Life-Study of Joshua, Judges & Ruthby Witness Lee
Printed Copy: Available Online from Living Stream Ministry
Printed Copy: Available Online from Living Stream Ministry
Within God’s economy there is such a thing as the allotment of the land. After Joshua took possession of the land, God commanded him to allot the land that had been possessed and even the land that had not yet been possessed, because in God’s eyes all the land was for Israel. In this message we will begin to consider the allotment of the land. In particular, we will endeavor to see the intrinsic significance of the allotment of the good land.
In His wisdom, God did not allot the good land as a whole to all the children of Israel. Rather, He allotted the land, that is, Christ, to the different tribes. All the tribes were not the same; they were different.
In Genesis 49 Jacob, the father of the twelve tribes, blessed each of his sons in the form of a prophecy (see Life-study of Genesis, Messages 98-107). Jacob’s blessing of Judah reveals that God considered Judah a threefold lion: a lion’s whelp, a mature lion, and a lioness (v. 9). As a whelp he could grow and become strong, as a lion he could fight, and as a lioness he could produce. Benjamin was a ravenous wolf (v. 27), and Dan was a serpent on the way, biting the horses’ heels to frustrate God’s people from going on (v. 17). Zebulun was a haven of ships (v. 13), and Naphtali was a hind let loose (v. 21).
Because the tribes were different, God could not give the same land in the same way to every tribe. All the tribes were possessors of the land, but the tribes possessed particular portions of the land according to what they were. The top portion of the land was allotted to Judah. Dan was allotted a portion, but they did not dispossess the occupying Canaanites. They were God’s people, yet in their actions they were in the principle of God’s enemy.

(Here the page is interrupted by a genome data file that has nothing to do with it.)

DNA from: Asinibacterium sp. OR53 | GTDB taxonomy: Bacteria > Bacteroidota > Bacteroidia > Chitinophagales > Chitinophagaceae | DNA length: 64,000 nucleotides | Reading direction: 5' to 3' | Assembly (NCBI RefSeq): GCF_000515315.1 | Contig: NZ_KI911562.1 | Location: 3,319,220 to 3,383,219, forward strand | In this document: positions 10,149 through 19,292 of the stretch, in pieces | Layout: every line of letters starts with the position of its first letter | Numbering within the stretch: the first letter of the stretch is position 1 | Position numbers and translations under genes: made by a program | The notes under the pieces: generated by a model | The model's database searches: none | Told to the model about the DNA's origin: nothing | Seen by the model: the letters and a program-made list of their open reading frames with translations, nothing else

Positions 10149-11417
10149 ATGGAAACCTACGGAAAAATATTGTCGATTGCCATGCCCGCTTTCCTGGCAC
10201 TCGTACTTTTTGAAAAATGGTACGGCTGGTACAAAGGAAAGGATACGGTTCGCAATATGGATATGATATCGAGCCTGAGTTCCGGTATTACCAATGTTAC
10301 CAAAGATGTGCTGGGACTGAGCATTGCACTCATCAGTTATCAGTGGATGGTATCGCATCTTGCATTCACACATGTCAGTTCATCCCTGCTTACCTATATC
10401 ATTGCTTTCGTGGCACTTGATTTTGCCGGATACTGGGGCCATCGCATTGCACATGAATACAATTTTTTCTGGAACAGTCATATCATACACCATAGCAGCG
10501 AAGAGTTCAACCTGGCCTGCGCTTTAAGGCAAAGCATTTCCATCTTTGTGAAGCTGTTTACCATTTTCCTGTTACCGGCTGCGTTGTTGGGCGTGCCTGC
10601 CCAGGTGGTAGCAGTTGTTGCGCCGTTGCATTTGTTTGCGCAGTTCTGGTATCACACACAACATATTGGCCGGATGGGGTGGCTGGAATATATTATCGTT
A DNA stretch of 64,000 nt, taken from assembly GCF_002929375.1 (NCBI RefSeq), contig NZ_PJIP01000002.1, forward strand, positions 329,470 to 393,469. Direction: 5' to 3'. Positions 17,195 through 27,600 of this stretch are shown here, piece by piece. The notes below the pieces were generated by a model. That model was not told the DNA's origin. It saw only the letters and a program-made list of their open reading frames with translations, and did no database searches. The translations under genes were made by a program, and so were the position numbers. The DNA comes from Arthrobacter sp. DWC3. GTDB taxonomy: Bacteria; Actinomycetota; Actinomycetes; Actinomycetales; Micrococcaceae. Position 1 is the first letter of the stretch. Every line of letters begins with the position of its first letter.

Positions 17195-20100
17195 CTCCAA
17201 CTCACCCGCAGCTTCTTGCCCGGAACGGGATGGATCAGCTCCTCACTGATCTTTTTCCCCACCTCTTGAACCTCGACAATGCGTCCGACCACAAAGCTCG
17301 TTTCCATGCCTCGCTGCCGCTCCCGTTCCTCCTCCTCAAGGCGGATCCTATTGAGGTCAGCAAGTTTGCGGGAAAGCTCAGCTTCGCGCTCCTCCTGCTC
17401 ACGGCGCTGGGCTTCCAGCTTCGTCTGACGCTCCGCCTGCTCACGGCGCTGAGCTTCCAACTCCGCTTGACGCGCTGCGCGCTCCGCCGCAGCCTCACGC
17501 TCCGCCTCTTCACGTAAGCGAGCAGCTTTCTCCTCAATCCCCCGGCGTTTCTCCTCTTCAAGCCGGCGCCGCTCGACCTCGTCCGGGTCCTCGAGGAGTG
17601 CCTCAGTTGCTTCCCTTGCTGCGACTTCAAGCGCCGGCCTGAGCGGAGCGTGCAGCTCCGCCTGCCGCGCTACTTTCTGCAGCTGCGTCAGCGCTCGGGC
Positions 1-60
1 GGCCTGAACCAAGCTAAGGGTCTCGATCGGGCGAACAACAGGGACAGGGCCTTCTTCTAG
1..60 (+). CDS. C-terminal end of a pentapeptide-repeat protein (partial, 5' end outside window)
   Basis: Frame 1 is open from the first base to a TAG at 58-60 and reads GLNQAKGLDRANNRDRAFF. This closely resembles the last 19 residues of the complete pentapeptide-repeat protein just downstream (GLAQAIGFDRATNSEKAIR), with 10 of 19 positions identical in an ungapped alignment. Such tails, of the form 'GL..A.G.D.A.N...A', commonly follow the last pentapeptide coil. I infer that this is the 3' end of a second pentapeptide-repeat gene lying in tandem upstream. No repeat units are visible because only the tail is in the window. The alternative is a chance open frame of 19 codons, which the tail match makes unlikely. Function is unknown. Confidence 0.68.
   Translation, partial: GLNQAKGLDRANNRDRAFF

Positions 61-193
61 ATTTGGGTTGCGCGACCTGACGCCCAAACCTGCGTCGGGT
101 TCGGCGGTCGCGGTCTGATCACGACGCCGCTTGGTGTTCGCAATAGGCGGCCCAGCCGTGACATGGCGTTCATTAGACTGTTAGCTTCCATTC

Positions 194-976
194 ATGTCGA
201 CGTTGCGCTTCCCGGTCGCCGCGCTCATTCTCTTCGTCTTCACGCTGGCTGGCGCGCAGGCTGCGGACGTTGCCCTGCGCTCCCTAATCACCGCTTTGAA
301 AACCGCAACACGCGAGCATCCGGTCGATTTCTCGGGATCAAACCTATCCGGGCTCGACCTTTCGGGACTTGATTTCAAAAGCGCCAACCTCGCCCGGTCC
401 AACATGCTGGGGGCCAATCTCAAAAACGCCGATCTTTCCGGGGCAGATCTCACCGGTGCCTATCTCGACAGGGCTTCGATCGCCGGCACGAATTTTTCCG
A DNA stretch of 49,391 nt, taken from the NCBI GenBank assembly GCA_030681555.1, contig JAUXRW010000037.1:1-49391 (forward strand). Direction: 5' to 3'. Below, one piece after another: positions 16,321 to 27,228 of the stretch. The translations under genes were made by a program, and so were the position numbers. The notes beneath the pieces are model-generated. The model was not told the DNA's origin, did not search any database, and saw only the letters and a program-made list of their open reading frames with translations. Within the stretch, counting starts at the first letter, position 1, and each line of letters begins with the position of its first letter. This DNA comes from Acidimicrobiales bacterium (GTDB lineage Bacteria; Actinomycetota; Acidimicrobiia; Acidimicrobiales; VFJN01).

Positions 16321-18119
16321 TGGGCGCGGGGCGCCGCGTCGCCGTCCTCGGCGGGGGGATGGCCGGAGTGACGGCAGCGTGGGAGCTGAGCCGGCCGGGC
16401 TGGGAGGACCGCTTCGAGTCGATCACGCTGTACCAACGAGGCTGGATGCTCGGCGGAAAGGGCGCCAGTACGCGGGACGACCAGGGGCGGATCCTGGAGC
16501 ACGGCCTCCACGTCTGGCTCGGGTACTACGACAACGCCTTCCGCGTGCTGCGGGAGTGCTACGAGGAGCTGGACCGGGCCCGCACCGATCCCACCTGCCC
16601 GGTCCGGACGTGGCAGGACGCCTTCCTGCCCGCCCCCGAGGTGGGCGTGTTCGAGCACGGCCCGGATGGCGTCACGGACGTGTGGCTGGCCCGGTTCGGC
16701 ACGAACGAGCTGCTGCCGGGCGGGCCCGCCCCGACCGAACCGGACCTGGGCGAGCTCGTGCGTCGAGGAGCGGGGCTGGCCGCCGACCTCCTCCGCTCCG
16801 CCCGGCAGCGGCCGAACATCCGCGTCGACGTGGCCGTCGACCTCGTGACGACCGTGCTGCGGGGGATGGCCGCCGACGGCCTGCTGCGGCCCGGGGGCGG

The fulfillment of this type of the allotment of the land is among us today. We all have the same Christ, but we experience Christ in different ways. The land (Christ) we possess is according to what we are.
In Leviticus 1 Christ is unveiled as burnt offerings in five types: a bullock, a sheep from the flock, a goat, a turtledove, and a young pigeon. These items typify just one Christ, but they were offered according to the offerer’s ability, indicating that our experiences of Christ differ in both size and kind. The size and kind do not depend on Christ but on our experience and enjoyment of Christ. Whereas the Christ experienced by Paul was typified by a bullock, the Christ experienced by many believers today is typified by a pigeon.
Christ is also unveiled by the three kinds of meal offerings in Leviticus 2: fine flour, a wafer, and grain that remains in the ears. If we are weak and cannot eat the wafer, we can eat the fine flour. As we grow we can experience Christ as the wafer. The apostle Paul was fully mature and full of energy. He was one who ate the grain. Once again we see that there is only one Christ—one Christ in many types and sizes—but we may experience Him in different ways and in different degrees as fine flour, a wafer, and grain.
The intrinsic significance of the allotment of the land is that the possessors of the land are different. This indicates that the experience of Christ among God’s people is not the same. In God’s ordination the good land is allotted to His people in different degrees. The New Testament clearly tells us that “God has apportioned to each a measure of faith” (Rom. 12:3). We are also told that “all the members do not have the same function” (v. 4). Therefore, God gives grace to each member according to its function in the Body (Eph. 4:7). This is God’s ordination and the divine allotment.